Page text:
by Stella Shepard
Louise Martin is the host of PEI’s popular newscast CBC Compass and has a passion for telling people’s stories. She was a guest speaker at the 2021 Career Development Association of PEI Virtual Conference.
Louise was born in Scotland and immigrated to Canada in 1981. She has anchored news shows across Canada, starting at CKLQ Radio and CKX TV in Brandon Manitoba, and moving on to RDTV in Red Deer, Alberta, CBC News World business, and CBC Breaking News.
“I knew I wanted to be a journalist by the time I was ten years old,” says Louise. “It was my ultimate career.”
Her career road map
Manitoba to Alberta – “My career began in Brandon, Manitoba with telling local news in a small community, and now I’ve gone full circle back to local news on PEI, where news matters.
“How did I get here? What took me on that career path? It was a lot of hard work. I was willing to say yes to more overtime and challenging assignments. But it was also a time for others to see my potential and learn from the mentors I had along the way.
“If you are going to mentor someone, you lead by example. I had a lot of mentors early in my career. While working in Brandon, Manitoba, the news director was a woman. I realized that I could achieve my dreams because of female role models in my life.
“Working in radio was an amazing start, because the experience helps hone your voice skills and teaches you how to turn around stories very quickly. As a young journalist in my early twenties, I was sent out to report on stories and then ran back to the station, editing and quickly putting it on the air.
“Broadcasting has changed so much over the years but the one thing that has not changed is news gathering – hearing people’s stories and telling those stories.”
Louise mentioned the broadcasting stations she worked at in Manitoba and Alberta are now closed. “Smaller stations have disappeared, which narrows career opportunities, especially for those coming out of journalism school.
“These days, there are fewer employment options, so it is more important to find ways to stand out and to meet people. I think the new generation of career seekers needs to know how to get out there and speak to people face-to-face.
“It has been hard doing this during the pandemic, but I have gone back to having coffee with people in the community, to talk and hear their stories, and to listen to what they are doing. Listening to people’s stories is how we get local news.”
Red Deer to Toronto – “When I left Red Deer and moved to Toronto, it was the first time in my career path that I put love ahead of work.
“I fell in love with a person who had a job offer in Ontario. That was a really tough decision, and I was at a crossroad. I have always made decisions with my head so to change that course was difficult.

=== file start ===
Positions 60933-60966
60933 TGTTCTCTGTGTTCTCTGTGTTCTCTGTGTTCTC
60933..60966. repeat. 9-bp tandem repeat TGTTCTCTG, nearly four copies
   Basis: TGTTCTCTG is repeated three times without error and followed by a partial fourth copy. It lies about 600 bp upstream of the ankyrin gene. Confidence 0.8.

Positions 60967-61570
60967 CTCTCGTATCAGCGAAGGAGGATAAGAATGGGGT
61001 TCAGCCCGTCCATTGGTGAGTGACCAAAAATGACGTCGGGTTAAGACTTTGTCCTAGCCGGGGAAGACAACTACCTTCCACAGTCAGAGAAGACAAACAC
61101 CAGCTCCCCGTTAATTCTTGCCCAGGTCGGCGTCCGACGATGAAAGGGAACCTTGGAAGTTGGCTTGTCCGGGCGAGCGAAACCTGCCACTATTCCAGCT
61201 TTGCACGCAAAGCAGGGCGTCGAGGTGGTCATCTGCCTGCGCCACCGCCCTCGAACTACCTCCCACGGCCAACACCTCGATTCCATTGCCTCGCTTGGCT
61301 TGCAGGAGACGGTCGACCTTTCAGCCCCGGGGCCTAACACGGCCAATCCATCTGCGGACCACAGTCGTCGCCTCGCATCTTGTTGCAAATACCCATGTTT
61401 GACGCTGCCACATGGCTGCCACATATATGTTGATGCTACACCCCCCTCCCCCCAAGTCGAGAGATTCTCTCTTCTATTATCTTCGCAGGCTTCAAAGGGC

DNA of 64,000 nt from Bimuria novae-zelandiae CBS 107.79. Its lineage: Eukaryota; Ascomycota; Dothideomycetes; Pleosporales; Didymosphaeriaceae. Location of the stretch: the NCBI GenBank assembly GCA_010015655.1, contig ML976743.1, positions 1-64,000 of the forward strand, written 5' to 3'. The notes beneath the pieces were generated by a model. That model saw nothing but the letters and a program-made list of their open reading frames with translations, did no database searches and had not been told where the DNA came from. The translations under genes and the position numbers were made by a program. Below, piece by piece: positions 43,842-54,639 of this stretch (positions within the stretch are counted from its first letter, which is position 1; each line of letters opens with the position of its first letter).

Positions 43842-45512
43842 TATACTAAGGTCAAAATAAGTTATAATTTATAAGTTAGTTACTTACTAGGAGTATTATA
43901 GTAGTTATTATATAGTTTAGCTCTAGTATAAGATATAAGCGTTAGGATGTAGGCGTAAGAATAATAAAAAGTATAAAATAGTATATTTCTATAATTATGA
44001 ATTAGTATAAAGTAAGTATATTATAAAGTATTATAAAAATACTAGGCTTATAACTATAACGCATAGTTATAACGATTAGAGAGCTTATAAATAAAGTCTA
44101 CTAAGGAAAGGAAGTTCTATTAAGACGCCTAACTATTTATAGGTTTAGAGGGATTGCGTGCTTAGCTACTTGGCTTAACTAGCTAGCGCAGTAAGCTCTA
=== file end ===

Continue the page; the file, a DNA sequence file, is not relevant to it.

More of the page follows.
“I quit my journalism job in Red Deer and moved to Toronto, where I was a tadpole in an ocean in Ontario. My then boyfriend, now husband, had a job in broadcasting as well. It was a critical moment in my career journey, and I met with everybody I could.”
Louise recalls a sobering meeting with the news director at CTV, who questioned her experience with only local news. “I replied that local news is the foundation of all news. I said I knew how to tell a story and I am passionate. She suggested I do a writing test.
“I was disappointed because I considered myself to be a seasoned journalist, but I did the writing test and passed. I started freelancing at CTV at a writing job, and I was okay with it because it was about stories being told.
“I worked with a lot of young people, new people, and a lot of veterans at CTV and learned so much from the experience.
“I applied to work at an online business news company, interviewing business leaders on Bay Street, a job that was full-time with benefits. I worked there for three months but was let go from there when the dot com bubble burst. It was there I met someone who had worked at CBC and he connected me with the right people to reach out to at CBC.”
Louise says once she was in the door, it was about proving herself, working hard, having a good work ethic and a go-getter attitude with a smile.
“When I celebrated my 20th anniversary, the HR person said, ‘I knew you were going to be a shining light in this red bubble we call CBC.’ That was one of the greatest compliments I could have received.”
To Prince Edward Island – With family connections on PEI and extended family living in Nova Scotia, Louise welcomed the opportunity to host CBC Compass in August of 2017. She moved to PEI with her husband, Ken and their children, Sophie and Hallie.
“I feel I am in the best place in the world. I worked at CBC headquarters in Toronto, in a variety of roles, for 17 years. It was very rewarding, but what I get every night on PEI is so much more.
“I feel a connection to our viewers and to my colleagues. I get to do events like this virtual Conference, which is a gift. I wanted to share people’s stories, to uncover truth, and I wanted to be a voice for the voiceless. Those are the main reasons why I choose a career in journalism.
“Now nearly three decades later, I am doing what I love, in a province I adore, for an employer I respect. Of all the places that I have lived, PEI is one of the most magical.”
“My advice to anyone considering a communications job is to have passion, share your passion, and being your true authentic self on the job. I also tell them to consider jobs in smaller markets outside Toronto. That is where you can learn so much.
“When I say ‘goodnight PEI’ at the end of each Compass broadcast, I say it with a twinkle in my eye and love in my heart, and I hope that come across to viewers.”
For more information about CBC Compass, visit www.cbc.ca/player/news/canada/pei